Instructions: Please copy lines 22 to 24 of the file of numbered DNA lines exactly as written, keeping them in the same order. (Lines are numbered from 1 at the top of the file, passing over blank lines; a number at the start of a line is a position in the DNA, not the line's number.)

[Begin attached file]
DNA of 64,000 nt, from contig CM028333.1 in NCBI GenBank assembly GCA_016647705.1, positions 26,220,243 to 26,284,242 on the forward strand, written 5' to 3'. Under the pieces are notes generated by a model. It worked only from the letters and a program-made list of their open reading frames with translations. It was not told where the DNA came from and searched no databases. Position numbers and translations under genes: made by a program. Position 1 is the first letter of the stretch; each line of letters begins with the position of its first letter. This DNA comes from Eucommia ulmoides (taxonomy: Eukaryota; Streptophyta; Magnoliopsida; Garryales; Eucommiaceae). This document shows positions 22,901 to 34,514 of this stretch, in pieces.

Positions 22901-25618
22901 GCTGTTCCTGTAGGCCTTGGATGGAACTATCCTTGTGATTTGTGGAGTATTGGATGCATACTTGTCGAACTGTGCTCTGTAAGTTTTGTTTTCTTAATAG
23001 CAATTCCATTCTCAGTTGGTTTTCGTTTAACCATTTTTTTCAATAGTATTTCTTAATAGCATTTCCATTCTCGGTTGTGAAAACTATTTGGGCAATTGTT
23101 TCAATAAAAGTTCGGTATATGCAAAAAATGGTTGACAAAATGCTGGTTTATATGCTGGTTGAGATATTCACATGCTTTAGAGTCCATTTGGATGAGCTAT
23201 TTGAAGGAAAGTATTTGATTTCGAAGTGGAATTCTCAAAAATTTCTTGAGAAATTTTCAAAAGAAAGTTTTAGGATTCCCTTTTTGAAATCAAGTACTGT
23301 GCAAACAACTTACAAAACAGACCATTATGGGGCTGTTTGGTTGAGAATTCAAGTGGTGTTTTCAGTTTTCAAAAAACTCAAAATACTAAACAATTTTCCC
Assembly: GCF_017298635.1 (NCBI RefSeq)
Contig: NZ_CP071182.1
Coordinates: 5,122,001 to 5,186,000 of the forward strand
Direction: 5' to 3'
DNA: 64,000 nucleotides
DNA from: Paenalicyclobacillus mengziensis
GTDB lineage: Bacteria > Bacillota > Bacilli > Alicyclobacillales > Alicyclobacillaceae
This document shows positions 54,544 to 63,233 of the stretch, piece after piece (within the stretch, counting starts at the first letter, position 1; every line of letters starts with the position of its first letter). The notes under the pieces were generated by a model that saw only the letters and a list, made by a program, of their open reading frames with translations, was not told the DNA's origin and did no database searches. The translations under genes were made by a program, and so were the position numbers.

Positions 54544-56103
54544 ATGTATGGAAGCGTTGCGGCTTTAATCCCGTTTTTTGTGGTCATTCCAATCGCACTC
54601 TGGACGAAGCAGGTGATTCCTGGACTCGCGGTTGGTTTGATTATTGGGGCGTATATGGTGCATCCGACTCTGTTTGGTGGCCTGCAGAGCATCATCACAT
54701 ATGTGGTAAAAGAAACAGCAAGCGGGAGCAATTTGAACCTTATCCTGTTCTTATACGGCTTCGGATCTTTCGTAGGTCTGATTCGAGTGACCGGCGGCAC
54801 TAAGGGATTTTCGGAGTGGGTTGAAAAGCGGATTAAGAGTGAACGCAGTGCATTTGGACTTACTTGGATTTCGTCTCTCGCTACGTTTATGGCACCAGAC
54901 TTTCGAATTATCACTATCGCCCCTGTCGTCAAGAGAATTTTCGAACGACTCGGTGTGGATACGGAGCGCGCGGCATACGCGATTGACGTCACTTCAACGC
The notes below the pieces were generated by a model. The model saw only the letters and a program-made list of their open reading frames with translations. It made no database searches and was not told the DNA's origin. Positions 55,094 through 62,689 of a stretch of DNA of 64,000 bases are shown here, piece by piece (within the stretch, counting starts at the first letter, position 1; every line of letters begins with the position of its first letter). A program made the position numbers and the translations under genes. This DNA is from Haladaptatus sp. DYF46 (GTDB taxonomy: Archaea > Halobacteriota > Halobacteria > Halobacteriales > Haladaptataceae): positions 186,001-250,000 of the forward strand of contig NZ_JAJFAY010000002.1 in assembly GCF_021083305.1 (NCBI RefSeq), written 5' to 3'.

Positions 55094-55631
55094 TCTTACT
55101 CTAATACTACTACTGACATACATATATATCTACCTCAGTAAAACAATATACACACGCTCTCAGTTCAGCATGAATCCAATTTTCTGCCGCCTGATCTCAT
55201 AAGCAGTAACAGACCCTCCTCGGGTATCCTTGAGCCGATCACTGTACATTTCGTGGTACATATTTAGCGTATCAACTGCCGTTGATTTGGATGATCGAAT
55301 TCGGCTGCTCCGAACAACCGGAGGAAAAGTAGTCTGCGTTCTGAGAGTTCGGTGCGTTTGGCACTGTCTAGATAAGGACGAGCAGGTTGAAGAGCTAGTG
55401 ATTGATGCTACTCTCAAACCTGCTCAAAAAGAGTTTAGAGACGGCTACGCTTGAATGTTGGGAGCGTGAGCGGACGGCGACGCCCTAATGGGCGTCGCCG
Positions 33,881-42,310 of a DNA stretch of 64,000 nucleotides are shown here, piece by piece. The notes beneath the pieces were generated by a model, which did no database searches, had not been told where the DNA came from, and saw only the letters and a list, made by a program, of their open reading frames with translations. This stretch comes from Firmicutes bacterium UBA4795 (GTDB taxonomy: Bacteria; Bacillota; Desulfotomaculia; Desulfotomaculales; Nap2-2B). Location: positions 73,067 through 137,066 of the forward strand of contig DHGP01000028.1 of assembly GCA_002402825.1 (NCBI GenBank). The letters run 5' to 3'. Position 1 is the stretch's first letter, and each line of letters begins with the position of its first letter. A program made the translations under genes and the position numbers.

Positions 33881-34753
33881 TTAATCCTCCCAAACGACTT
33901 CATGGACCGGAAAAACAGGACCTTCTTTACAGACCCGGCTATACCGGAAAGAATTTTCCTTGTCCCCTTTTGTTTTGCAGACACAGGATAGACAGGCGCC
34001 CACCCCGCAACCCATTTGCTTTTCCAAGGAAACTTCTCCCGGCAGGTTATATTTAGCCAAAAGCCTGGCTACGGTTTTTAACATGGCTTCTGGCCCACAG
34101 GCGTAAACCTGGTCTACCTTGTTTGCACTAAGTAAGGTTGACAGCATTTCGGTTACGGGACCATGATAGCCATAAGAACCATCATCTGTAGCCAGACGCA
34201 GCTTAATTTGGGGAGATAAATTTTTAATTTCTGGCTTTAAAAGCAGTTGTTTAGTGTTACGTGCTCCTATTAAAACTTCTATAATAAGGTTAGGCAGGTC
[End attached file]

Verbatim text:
The notes below the pieces were generated by a model. The model saw only the letters and a program-made list of their open reading frames with translations. It made no database searches and was not told the DNA's origin. Positions 55,094 through 62,689 of a stretch of DNA of 64,000 bases are shown here, piece by piece (within the stretch, counting starts at the first letter, position 1; every line of letters begins with the position of its first letter). A program made the position numbers and the translations under genes. This DNA is from Haladaptatus sp. DYF46 (GTDB taxonomy: Archaea > Halobacteriota > Halobacteria > Halobacteriales > Haladaptataceae): positions 186,001-250,000 of the forward strand of contig NZ_JAJFAY010000002.1 in assembly GCF_021083305.1 (NCBI RefSeq), written 5' to 3'.

Positions 55094-55631
55094 TCTTACT